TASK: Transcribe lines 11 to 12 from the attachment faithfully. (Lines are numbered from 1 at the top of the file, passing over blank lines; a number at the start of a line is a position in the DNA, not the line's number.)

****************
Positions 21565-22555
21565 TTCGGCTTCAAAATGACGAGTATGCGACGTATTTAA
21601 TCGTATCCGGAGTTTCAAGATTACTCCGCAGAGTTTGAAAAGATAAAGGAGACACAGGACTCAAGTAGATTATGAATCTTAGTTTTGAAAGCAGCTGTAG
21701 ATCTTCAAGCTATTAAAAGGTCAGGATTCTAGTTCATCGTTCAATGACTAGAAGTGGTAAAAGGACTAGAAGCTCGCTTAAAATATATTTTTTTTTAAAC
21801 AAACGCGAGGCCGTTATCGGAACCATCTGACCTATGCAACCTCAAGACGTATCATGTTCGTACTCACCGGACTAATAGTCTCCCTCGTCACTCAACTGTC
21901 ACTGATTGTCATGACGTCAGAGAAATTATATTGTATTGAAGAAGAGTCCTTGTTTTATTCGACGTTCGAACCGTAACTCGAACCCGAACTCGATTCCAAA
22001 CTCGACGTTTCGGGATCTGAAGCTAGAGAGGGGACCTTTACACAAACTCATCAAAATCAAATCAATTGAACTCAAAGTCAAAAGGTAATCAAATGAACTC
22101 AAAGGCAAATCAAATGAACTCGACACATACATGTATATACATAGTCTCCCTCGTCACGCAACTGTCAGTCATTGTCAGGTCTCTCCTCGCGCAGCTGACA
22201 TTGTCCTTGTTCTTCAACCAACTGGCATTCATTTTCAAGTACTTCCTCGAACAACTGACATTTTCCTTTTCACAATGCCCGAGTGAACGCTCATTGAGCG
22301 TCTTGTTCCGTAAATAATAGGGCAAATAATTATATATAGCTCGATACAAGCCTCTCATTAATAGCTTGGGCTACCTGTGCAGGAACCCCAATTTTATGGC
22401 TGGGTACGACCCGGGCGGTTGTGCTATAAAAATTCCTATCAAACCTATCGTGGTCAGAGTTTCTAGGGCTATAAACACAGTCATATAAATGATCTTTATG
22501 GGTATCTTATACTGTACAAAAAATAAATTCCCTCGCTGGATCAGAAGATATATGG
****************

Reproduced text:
22401 TGGGTACGACCCGGGCGGTTGTGCTATAAAAATTCCTATCAAACCTATCGTGGTCAGAGTTTCTAGGGCTATAAACACAGTCATATAAATGATCTTTATG
22501 GGTATCTTATACTGTACAAAAAATAAATTCCCTCGCTGGATCAGAAGATATATGG